"The 428 was introduced in 1966 on Galaxies and Thunderbirds. It is interesting that if you bought a 1966 Galaxie with a 352 cubic-inch V8, you got an Autolite 4100 (1.12” venturi) that was 600 cfm. If you bought either a 390 or a 428 in a Galaxie or T-Bird you got an Autolite 4100 (1.08” venturi) that was 480 cfm. Ford did this for emissions purposes. Certainly the 428 was a torque machine, and if you had enough carburetor for about 5,000 rpms, that was about as fast you needed to spin that engine anyway."

Anyway sorry about hijacking this rebuild thread ........... now back to our regularly scheduled program.
 

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Discussion Starter #49
After some digging of my own I've found this info (looks like mine is the original 1.08 carb after all).

"The 428 was introduced in 1966 on Galaxies and Thunderbirds. It is interesting that if you bought a 1966 Galaxie with a 352 cubic-inch V8, you got an Autolite 4100 (1.12” venturi) that was 600 cfm. If you bought either a 390 or a 428 in a Galaxie or T-Bird you got an Autolite 4100 (1.08” venturi) that was 480 cfm. Ford did this for emissions purposes. Certainly the 428 was a torque machine, and if you had enough carburetor for about 5,000 rpms, that was about as fast you needed to spin that engine anyway."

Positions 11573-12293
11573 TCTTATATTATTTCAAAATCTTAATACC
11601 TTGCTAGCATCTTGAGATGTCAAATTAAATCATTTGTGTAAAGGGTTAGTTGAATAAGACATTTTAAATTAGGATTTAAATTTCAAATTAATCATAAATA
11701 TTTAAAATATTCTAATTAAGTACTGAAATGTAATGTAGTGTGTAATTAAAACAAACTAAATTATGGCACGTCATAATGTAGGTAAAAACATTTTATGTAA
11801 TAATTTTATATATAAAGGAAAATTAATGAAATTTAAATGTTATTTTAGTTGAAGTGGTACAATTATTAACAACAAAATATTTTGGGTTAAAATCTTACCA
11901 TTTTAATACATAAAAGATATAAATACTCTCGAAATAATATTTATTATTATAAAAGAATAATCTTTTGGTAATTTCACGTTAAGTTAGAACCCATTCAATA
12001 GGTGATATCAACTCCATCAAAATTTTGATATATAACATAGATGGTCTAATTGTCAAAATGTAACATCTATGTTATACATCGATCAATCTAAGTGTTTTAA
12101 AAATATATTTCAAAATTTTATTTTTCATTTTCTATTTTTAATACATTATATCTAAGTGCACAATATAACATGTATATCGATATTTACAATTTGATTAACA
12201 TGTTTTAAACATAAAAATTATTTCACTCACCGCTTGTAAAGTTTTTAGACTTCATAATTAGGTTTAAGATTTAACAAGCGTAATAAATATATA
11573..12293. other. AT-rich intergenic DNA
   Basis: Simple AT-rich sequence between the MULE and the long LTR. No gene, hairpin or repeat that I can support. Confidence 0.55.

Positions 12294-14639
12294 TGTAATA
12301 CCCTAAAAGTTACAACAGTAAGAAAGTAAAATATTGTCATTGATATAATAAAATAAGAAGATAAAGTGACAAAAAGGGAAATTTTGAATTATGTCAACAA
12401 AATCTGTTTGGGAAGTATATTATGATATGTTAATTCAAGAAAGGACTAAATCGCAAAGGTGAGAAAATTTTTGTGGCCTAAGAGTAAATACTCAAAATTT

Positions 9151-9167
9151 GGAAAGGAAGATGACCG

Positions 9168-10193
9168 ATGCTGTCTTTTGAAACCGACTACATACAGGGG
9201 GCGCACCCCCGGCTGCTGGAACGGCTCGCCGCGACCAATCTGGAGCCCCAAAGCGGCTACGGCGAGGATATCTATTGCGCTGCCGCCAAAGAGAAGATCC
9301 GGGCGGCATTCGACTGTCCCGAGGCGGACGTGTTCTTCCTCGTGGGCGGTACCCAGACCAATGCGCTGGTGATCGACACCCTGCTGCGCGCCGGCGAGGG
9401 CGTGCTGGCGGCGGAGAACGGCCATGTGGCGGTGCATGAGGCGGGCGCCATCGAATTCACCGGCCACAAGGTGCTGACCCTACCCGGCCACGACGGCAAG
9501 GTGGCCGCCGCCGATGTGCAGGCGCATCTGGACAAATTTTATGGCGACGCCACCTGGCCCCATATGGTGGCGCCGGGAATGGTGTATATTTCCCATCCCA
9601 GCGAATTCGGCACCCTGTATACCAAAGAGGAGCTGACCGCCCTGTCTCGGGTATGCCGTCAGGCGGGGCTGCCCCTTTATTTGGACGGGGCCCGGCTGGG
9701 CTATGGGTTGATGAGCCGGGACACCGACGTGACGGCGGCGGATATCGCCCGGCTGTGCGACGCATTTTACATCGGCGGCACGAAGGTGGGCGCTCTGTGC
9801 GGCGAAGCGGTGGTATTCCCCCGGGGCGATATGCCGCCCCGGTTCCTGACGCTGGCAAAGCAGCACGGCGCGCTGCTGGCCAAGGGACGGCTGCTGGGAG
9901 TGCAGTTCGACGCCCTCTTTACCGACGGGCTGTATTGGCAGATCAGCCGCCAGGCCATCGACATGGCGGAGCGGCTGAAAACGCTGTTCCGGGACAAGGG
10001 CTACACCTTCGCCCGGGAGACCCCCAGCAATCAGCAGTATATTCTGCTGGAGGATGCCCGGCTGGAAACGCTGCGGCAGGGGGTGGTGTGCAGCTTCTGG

Anyway sorry about hijacking this rebuild thread ........... now back to our regularly scheduled program.
Hello 7 Litre,

Thank you for posting that. Logically it seems very counter intuitive that a low performance smaller displacement engine would get the larger carburetor whilst the larger displacement engines that might have a hint of more performance received the smaller carburetor. Even though the 428 in the full size wasn't a CJ it was a bored and stroked Z code 390 that was a higher static compression with a bit more agressive camshaft. I would think with those internals and dual exhaust a larger CFM carburetor would be a better choice. However the car makers were occasionally doing goofy things even back then, so it shouldn't come as a surprise.

There's even a larger 4100 than the 1.12 (I think it's 1.19) that was used on hi-po engines, but I understand those are pretty rare.

Cheers
 

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Discussion Starter #50
Sorting It All Out - Continued

Have done some more work to the XL.


48283



Making the harness for the alternator. The ends are crimped and soldered.


48284



Then heat shrink is used. The first layer is polyolefin with inner melt (internal glue that seals the connection). The second layer of heat shrink is again polyolefin or PVC if I have it in that size. PVC is a tough abrasion resistant heat shrink. My apologies for the blurry picture camera focused on the wire bundle instead.